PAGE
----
Former Murray commissioner faces harassment complaint
CHATTANOOGA (WRCB) - Days before Murray County, Georgia, sole commissioner David Ridley unexpectedly resigned a female employee under his supervision filed a sexual harassment complaint with the Equal Employment Opportunity Commission.
Ridley resigned March 28th, citing a need to concentrate on his family and business operations at a poultry farm he owns.
Channel 3 Eyewitness News obtained a copy of the complaint filed last month by a woman who has worked for Murray County for nearly 30 years.
The woman claims the sexual harassment began in February of 2010, when Ridley forced her to perform oral sex. Several of the incidents detailed in the complaint are too graphic to report. The woman says Ridley exposed himself and fondled her.
In the complaint, she says the sexual advances continued for a year and include Ridley viewing pornography websites on her computer and other actions designed to "create an atmosphere of fear, to create an atmosphere of dominance and sexual dominance, and to prevent any complaints to any other outside source."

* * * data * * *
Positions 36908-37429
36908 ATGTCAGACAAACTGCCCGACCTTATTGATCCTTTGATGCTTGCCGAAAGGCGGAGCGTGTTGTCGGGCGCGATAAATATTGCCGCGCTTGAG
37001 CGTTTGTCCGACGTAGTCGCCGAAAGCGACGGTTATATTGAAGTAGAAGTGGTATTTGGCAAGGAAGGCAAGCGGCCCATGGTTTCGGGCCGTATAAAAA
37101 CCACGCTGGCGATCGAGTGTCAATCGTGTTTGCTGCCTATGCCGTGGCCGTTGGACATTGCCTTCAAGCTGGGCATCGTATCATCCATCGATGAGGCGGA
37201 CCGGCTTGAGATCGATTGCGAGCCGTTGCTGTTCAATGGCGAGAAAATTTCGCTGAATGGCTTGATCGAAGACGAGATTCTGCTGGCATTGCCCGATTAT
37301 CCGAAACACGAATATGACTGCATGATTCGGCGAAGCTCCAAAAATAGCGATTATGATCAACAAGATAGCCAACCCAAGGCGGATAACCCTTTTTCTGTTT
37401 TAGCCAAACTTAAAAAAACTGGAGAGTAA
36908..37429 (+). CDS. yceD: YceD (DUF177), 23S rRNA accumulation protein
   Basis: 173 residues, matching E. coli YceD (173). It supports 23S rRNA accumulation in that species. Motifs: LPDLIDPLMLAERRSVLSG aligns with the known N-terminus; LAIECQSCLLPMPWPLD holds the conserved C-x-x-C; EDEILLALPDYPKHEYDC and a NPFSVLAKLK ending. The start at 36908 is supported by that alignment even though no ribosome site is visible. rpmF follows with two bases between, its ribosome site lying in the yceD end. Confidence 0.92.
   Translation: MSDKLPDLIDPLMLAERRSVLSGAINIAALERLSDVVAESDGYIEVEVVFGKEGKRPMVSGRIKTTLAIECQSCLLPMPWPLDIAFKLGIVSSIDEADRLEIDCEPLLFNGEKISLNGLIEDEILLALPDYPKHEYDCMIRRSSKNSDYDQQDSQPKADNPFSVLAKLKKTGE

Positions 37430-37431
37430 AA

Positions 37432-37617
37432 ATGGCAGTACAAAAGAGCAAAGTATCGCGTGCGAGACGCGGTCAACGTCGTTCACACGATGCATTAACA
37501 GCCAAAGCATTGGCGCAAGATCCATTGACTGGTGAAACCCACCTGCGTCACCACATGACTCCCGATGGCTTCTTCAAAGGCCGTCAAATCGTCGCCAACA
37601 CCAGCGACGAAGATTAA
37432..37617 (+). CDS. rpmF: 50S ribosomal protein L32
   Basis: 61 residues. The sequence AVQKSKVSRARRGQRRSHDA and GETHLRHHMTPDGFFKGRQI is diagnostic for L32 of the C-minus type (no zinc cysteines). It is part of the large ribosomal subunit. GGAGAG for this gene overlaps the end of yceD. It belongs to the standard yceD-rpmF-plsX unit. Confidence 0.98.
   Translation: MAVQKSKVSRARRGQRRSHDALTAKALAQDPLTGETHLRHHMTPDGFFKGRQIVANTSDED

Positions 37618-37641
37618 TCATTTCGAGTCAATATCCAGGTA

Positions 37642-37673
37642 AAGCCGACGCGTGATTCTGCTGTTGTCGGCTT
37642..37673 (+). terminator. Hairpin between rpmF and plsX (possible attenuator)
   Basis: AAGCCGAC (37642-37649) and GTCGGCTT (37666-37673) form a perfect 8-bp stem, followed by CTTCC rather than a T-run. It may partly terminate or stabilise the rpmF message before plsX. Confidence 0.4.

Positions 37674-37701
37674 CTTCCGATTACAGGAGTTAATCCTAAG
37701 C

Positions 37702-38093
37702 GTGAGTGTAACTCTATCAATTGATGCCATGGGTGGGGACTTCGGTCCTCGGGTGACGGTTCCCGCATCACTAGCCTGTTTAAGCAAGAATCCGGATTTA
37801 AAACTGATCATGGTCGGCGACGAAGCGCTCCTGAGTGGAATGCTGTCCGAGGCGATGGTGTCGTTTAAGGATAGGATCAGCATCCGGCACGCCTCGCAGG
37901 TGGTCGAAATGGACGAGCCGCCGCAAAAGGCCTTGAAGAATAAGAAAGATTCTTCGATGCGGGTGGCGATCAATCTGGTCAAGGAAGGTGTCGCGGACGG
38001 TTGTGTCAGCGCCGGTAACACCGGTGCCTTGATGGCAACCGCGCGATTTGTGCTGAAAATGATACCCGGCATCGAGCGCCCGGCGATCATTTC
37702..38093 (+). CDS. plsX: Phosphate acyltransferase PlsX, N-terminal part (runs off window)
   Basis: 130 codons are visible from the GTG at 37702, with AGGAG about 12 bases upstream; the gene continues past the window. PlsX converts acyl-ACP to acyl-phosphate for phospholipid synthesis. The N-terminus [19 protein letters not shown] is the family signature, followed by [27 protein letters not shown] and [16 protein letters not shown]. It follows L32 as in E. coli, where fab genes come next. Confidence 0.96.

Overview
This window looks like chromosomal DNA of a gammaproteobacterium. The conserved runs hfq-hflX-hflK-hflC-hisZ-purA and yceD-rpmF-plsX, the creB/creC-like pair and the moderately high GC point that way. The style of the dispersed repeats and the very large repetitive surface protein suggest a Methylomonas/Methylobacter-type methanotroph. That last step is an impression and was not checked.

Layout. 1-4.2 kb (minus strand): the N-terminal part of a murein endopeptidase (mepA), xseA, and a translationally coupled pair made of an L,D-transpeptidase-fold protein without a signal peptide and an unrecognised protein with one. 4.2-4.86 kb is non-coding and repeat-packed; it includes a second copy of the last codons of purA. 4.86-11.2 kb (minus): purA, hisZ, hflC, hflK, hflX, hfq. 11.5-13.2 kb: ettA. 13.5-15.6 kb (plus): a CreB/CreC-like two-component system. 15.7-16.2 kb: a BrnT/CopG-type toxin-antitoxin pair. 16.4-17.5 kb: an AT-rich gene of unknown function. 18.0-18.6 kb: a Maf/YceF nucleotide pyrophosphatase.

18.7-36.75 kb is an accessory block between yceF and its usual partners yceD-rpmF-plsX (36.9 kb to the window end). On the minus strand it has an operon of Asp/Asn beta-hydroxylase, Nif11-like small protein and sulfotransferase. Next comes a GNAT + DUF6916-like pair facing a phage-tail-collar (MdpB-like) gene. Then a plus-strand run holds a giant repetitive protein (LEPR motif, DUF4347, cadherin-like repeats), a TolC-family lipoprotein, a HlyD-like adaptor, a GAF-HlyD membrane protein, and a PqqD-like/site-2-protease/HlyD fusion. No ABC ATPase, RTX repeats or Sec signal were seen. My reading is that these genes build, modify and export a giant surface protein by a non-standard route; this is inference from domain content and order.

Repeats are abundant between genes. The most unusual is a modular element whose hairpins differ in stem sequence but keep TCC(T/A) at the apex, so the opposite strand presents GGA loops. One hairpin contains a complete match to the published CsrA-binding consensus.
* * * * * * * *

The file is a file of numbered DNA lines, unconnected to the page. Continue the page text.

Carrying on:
Attorneys representing the woman, Stuart James and McCracken Poston, told us the woman felt helpless to report Ridley, in large part because she was undergoing treatment for cervical cancer and feared losing her health insurance. Once doctors told her she is cancer free, James says his client was ready to stand up to Ridley but Murray County's personnel policy made that difficult. The way it's currently written, James says the woman's only recourse was to report the harassment to Ridley, the man doing the harassing.
On Thursday, Channel 3 went to Ridley's house to ask for a response to the allegations. Ridley's wife said she knew nothing about it and asked to read the complaint. She urged Ridley to read it, too, and to respond. However, Ridley refused to read the document and called his attorney. After a brief phone conversation, he declined our request for comment and ordered us off his property.
Murray County Manager Tom Starnes told us the county is taking the allegations very seriously. The county's insurance carrier is currently conducting an investigation so the county will be able to respond to the complaint.
The woman's attorneys are considering asking the EEOC to issue an immediate right-to-sue letter, which would strengthen their case.
In addition to his role as county manager, Starnes is also serving as interim sole commissioner. County voters will decide on a permanent replacement in June.